Technical Analysis – Chapter 1


Technical Analysis is an art or science of predicting future prices of a security or commodity based historical price movements.  A technical analyst studies the price movements and tries to identify the patterns which are repeatedly formed while taking investment decisions.

There are several ways to do technical analysis: few analysts rely on chart patterns while others rely on technical indicators or oscillators.  At any given point of time a technical analyst studies the historical price movements or volume traded for a particular security.  Unlike fundamental analyst which tries to evaluate the price of a security based on studies of balance sheet or other financial statements or ratios, a technical analyst believe market price of a security reflects everything to be known about a security as prices adjust as per supply and demand.

Probably, the biggest advantage of technical analysis is the fact that any given analysis based on technical point of view applies to every security or commodity. That is certain pattern reflects bullish point of view then it applies to every security or commodity.

Whereas when it comes to fundamental analysis; analysis completed for security cannot be applied to analysis for commodities.  While studying equity of a company we look into financial statements like balance sheet or profit and loss accounts which is not the case while studying commodity like gold or silver.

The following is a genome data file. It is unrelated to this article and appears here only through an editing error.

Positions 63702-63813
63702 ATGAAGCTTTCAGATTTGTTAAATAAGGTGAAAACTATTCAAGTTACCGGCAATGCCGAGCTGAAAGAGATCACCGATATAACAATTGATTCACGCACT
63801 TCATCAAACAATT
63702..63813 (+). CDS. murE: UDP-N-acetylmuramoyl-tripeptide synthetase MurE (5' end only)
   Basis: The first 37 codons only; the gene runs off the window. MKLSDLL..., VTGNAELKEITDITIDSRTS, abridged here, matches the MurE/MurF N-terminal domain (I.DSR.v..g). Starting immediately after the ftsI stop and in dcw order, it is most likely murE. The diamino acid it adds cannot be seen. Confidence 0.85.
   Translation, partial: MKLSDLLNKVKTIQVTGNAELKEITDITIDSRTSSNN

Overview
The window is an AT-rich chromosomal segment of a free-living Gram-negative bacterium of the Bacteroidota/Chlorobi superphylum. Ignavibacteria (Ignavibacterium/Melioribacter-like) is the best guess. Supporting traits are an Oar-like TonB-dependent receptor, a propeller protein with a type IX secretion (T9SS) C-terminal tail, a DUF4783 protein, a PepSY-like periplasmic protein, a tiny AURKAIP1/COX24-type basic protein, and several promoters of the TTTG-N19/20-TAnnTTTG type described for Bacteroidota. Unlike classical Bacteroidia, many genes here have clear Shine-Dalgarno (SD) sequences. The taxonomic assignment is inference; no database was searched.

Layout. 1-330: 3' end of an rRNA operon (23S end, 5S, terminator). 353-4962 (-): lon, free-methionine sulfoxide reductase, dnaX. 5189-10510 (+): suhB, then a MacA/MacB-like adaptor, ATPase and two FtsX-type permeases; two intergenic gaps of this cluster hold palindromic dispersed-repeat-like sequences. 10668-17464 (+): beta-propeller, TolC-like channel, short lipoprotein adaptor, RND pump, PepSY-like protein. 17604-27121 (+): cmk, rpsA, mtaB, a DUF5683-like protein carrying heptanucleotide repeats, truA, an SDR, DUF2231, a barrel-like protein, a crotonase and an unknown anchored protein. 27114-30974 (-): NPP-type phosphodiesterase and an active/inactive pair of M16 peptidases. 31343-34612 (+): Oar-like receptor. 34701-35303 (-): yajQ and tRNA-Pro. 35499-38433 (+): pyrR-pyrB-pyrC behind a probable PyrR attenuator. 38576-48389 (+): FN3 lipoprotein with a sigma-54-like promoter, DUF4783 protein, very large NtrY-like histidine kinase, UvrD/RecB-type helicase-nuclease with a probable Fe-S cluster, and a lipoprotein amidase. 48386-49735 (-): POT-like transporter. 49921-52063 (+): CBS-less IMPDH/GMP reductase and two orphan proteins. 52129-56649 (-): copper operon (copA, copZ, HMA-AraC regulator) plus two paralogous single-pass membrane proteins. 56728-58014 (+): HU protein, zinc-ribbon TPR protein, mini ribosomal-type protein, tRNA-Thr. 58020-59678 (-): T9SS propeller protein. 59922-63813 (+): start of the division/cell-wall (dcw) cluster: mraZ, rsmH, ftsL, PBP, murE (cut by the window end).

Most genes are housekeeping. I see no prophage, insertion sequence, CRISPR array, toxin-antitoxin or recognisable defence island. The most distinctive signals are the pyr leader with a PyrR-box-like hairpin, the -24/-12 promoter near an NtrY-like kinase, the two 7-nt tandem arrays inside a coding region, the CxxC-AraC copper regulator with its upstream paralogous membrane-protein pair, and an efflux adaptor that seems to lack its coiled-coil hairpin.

Even with commodity, fundamental analysis for gold and silver could be from agriculture based commodity where we also study rainfall or harvest.

Assumptions of Technical Analysis:

  1. Market discounts everything: Technical analysis is based on one basic assumption “Efficient Market Hypothesis” i.e. every known or unknown information for a given security or commodity is reflected in the price movement for security or commodity. Even if some kind of inside trading happens it would reflect in the price movement. Whereas fundamental analysis might not be able to capture inside trading on real time basis.
  2. History repeats itself: Whole technical analysis is based on the assumption that market repeats itself and by studying the historical patterns we could predict the future prices.
  3. Price moves in trend: All major stocks in the market follow the trend. Like in bullish market most of the stocks would go up where as in bearish market most of the stock prices fall.
  4. What is more important than Why: There is a famous saying “A technical analyst knows price of everything but the value of nothing”. A technical analysis is concerned about two things:
    • What is the current price?
    • What is the history of price movement?

So a technical analysis is concerned about what is the price movement whereas fundamental analysis would ask why the price movement.

  1. Price movements are not totally random: One of the main goals of a technical analyst is to identify the pattern even if market prices might face small random fluctuations.

Limitations of Technical Analysis: 

  1. Trading Volume: Actively traded stocks allow investors to take better judgment of the price movements whereas prices of the shares which are not actively traded might not reflect the event based pattern i.e. prices of thinly traded shares might not be able to capture inside trading.
  2. Artificial price changes: Technical analysis of securities is greatly affected by stock split or dividends.
  3. Extreme News: Technical analysis cannot predict any extreme news like political events or terrorist act.
  4. Lagged information: The technical signals generated tend to have a lag, and by the time a clear signal is generated the price action could already be over.
  5. Random Walk: Random walk hypothesis casts its shadow over the validity of Technical Analysis.

Technical Analysis Chapter -2



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